Scheduling diversity: class selections at South

Julia Kado, Staff Writer

With course scheduling for next year coming up, the question of how to keep a healthy work-life balance but also challenge yourself in all educational fields has become relevant. Students often proclaim themselves proficient at one specific category, such as English, and are less inclined to take a science elective. This could prevent them from discovering an idea or possible career path that appeals to them.

“It’s a way to try it out and see if it’s something you might be interested in moving forward,” counselor Troy Glasser said. “(It’s important) to diversify your academics by taking different electives.”

South’s mythology teacher Harry Campion explains the idea of Chiron the Good Centaur, who taught his pupils more than just how to fight. He taught them architecture, medicine, poetry, music, rhetoric and math. Campion believes that many of our modern educational beliefs and curriculums are based on this idea.

“They’re not just brutish fighters,” Campion said. “The whole idea of a Greek hero is that your hero could do a little bit of everything. You have to learn how to do a bunch of things to be a well-rounded individual and to find out what the facets of your character are. Part of the glory of being young is that things aren’t set for you yet. You’re supposed to find your strengths this way, and the only way to do that is to try everything.”

Campion also mentioned the phrase ‘renaissance man,’ citing its meaning. It states individuals should be a jack of all trades.

“The idea of the renaissance individual is somebody who’s not just an artist, not just a mathematician or a writer; they’re all those things,” Campion said. “There’s no reason why different branches of learning can’t work off each other, mesh together and make you a better person as a whole.”

One way to go about diversifying a schedule beyond core classes are electives.

“Electives give you a chance to really see who you’re doing this for,” Campion said. “What are your motives in being here? There’s a lot of reasons why kids come to school, not all of them good reasons, but they could be. I think that the more variety of classes you take, the greater opportunity you have to realize the best reasons for being here.”

Campion doesn’t just teach mythology. He dabbles in many literature-based classes, but also finds himself very interested in science outside of the classroom.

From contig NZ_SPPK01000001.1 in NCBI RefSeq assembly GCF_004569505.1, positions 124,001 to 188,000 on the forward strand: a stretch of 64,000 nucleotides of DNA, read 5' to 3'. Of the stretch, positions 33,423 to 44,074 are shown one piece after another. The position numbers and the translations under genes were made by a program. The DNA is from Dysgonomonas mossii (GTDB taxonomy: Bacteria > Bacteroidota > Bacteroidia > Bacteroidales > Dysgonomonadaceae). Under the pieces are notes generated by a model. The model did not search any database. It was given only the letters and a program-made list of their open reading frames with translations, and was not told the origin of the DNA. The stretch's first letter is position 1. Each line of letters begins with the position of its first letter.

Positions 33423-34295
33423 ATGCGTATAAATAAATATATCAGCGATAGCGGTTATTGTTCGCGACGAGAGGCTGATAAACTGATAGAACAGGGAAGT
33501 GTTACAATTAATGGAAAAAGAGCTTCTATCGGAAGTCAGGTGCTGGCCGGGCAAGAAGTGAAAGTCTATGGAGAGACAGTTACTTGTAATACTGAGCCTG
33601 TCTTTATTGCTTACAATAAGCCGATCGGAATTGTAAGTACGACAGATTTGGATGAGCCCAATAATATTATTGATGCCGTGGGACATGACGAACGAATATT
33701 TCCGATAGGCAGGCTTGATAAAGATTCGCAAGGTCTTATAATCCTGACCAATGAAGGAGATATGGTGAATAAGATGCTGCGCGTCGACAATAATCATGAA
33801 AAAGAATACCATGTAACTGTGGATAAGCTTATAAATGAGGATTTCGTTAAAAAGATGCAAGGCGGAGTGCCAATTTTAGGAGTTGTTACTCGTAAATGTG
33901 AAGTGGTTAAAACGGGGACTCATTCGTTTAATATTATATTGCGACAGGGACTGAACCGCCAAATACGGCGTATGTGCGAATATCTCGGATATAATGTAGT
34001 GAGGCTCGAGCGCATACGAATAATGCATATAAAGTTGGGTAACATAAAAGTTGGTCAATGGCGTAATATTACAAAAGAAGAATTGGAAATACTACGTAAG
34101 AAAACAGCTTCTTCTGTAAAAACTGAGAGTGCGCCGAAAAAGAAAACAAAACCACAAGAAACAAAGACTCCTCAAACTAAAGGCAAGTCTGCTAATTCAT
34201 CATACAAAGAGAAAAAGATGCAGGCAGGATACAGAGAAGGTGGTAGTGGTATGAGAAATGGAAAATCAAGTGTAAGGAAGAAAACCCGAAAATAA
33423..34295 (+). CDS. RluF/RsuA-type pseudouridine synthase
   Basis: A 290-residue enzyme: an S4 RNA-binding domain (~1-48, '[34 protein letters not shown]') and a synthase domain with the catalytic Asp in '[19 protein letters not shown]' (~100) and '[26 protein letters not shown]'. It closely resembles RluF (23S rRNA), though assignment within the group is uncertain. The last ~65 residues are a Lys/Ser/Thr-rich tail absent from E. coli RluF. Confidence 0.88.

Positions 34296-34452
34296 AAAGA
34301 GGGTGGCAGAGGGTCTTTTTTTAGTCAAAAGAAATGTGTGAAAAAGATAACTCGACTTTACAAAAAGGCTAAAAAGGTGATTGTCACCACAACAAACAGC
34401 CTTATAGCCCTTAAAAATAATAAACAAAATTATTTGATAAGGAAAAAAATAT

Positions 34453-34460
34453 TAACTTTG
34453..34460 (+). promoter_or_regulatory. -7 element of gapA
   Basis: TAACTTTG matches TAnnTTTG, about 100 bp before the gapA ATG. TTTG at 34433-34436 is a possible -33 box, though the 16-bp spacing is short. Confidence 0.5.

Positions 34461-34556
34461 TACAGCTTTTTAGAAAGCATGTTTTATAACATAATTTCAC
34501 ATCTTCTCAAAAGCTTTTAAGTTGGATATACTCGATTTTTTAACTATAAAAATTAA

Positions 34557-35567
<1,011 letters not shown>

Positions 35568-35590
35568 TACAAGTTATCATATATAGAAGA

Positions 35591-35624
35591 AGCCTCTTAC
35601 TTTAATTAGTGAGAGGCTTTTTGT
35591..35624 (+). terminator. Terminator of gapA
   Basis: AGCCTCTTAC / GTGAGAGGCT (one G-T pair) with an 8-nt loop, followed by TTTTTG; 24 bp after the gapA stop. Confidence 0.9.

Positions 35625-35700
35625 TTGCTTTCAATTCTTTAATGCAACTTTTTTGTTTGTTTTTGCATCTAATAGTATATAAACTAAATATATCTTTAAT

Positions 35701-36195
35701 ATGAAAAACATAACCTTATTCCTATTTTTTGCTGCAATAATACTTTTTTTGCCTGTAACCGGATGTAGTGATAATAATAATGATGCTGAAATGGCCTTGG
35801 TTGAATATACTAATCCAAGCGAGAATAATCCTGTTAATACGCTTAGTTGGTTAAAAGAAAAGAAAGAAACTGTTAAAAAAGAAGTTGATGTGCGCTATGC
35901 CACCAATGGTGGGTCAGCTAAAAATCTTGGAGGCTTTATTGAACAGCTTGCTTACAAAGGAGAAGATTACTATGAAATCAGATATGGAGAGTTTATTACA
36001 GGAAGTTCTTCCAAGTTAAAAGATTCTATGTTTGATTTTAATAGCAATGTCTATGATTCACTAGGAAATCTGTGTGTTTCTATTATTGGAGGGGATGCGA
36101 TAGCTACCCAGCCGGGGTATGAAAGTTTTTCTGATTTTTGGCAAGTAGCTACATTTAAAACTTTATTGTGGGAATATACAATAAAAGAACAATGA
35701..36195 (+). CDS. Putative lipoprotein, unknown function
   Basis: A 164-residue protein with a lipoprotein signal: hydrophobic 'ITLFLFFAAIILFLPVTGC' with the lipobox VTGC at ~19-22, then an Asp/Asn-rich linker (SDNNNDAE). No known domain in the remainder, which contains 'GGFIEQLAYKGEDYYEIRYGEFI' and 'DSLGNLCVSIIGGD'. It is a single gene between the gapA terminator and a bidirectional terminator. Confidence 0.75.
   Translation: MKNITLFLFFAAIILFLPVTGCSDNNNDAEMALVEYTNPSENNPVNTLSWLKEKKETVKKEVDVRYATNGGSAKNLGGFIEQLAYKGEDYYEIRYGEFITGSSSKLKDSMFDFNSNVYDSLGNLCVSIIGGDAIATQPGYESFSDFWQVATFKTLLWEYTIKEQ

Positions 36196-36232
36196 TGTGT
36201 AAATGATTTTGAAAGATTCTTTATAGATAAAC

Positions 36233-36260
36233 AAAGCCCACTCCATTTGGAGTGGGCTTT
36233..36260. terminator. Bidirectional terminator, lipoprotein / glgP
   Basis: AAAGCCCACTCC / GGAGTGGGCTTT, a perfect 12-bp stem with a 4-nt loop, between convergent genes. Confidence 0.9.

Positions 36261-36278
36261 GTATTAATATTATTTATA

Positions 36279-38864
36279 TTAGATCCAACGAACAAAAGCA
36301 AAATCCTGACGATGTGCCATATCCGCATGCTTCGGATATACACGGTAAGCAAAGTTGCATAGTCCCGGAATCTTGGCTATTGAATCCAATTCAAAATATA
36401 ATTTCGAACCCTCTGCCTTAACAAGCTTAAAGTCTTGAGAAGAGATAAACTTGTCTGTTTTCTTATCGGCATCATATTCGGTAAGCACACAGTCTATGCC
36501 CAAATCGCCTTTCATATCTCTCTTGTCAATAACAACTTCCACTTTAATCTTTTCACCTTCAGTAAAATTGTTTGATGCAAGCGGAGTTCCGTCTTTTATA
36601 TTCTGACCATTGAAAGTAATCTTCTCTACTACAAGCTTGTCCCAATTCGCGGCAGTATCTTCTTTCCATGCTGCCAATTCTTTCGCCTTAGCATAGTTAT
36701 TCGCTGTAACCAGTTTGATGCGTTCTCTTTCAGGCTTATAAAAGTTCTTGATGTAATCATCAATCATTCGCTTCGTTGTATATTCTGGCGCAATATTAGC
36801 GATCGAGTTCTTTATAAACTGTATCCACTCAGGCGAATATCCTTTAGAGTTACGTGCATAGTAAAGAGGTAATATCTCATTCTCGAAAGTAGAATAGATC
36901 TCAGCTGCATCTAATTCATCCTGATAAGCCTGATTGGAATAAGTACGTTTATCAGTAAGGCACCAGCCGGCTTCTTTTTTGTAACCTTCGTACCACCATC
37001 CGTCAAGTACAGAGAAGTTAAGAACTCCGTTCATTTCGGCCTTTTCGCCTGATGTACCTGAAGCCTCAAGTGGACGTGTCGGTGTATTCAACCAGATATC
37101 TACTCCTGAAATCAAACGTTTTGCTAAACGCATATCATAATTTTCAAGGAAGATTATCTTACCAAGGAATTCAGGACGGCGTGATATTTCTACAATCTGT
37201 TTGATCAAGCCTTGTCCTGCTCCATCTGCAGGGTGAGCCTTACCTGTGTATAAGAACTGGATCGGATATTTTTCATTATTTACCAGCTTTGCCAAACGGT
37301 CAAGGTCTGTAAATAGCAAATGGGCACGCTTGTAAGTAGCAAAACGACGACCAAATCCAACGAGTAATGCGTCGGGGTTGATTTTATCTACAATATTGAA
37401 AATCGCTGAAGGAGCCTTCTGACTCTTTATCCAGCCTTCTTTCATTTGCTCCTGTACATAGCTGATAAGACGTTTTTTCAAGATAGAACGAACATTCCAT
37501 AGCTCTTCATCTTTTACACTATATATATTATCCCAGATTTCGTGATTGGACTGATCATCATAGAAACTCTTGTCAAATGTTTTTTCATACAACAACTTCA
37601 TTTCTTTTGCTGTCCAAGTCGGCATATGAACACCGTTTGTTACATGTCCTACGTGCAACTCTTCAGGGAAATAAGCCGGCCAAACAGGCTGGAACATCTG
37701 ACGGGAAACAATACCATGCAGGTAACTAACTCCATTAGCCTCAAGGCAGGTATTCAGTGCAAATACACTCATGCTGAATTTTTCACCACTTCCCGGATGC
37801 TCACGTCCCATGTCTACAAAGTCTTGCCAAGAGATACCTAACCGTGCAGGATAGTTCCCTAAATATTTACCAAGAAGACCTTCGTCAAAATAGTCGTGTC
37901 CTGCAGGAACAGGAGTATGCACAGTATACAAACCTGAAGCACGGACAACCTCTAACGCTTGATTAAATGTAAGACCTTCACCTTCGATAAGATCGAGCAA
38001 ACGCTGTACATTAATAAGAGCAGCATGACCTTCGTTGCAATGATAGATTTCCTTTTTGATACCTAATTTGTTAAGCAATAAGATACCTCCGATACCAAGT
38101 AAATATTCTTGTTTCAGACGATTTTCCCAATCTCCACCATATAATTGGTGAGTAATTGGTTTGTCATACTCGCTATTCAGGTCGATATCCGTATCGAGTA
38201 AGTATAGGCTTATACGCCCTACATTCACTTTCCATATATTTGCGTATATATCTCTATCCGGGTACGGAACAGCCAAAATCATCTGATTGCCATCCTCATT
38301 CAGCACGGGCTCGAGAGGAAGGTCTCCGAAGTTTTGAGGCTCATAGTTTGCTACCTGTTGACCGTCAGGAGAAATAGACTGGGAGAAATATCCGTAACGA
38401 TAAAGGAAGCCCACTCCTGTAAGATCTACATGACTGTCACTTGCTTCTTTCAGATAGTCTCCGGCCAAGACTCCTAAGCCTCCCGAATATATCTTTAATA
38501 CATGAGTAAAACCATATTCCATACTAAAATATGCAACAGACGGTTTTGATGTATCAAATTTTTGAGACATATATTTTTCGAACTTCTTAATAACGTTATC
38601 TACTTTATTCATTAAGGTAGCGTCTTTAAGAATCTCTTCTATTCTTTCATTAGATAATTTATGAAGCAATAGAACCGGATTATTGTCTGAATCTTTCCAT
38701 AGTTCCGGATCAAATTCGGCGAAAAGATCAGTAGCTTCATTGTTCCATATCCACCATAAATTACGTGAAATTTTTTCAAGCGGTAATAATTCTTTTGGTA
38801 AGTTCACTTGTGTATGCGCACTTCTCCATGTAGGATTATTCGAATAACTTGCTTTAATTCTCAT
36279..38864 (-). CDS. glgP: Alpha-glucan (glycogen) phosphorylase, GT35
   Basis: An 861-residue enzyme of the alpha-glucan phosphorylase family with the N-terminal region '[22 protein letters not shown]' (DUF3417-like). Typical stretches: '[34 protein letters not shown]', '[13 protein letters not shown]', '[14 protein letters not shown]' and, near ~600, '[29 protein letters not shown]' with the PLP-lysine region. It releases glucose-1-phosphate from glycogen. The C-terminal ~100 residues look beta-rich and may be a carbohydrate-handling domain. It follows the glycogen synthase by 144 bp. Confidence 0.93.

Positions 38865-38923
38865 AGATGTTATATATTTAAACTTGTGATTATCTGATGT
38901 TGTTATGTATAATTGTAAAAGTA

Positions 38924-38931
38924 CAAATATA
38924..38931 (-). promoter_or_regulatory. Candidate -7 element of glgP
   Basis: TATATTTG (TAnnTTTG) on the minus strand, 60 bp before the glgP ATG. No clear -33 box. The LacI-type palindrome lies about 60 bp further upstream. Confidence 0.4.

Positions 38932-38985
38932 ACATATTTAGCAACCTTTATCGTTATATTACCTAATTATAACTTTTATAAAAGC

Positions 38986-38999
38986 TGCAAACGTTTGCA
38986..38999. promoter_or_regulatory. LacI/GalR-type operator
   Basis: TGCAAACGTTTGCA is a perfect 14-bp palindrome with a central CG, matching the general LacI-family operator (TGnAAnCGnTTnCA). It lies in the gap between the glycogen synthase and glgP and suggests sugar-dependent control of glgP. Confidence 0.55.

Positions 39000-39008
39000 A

“I love all the classes that I teach so much,” Campion said. “It’s so hard to pick and choose. There are some days when (the most fulfilling class to teach) is absolutely Mythology. The insight that Mythology gives you into human beings is absolutely critical. Other days it’s AP Lit; we have so much ridiculously intellectual fun in that class. Seeing people and seeing their minds light up with what we’re doing is so great. I have always loved Creative Writing too, so I can’t really pick one. “

For Dylan DeMarco ’22, language is vital. DeMarco is currently enrolled in his second year of Italian.

“The opportunity to formally learn a world language has been such a joy,” DeMarco said. “It allows me to connect to my heritage, which is something that does indeed put a sense of completion and fulfillment within you. It’s been a joy learning with Sgr. Formicola this year, and I look forward to continuing learning the Italian language through and beyond my time at South.”

Though challenging yourself via diverse classes is important, valuing your mental health and scheduling your classes according to upholding that is tricky according to DeMarco.

“When it comes to mental health especially, it’s extremely important to balance your schedule,” DeMarco said. “You should always keep in mind the workload of difficult classes and how much you can handle. Mental health is so important to one’s well-being, and having an unbalanced schedule could jeopardize that.”

Counselor Nicholas Bernbeck said many students feel pressure to not only take advanced placement and honors classes, but to uphold an impeccable grade point average.

“One thing I’d advise students to keep in mind is maybe trying to take on too much sometimes,” Bernbeck said “You don’t have to take all honors and AP. It’s about finding that right balance between challenging yourself and having rigor in your schedule.”

Glasser stresses that balance is a key component in scheduling classes..

“The art of counseling and the art of parenting is that you’re challenging yourself,” Glasser said. “You’re gonna work, but not be overwhelmed and not coasting where you can do your work in your sleep.”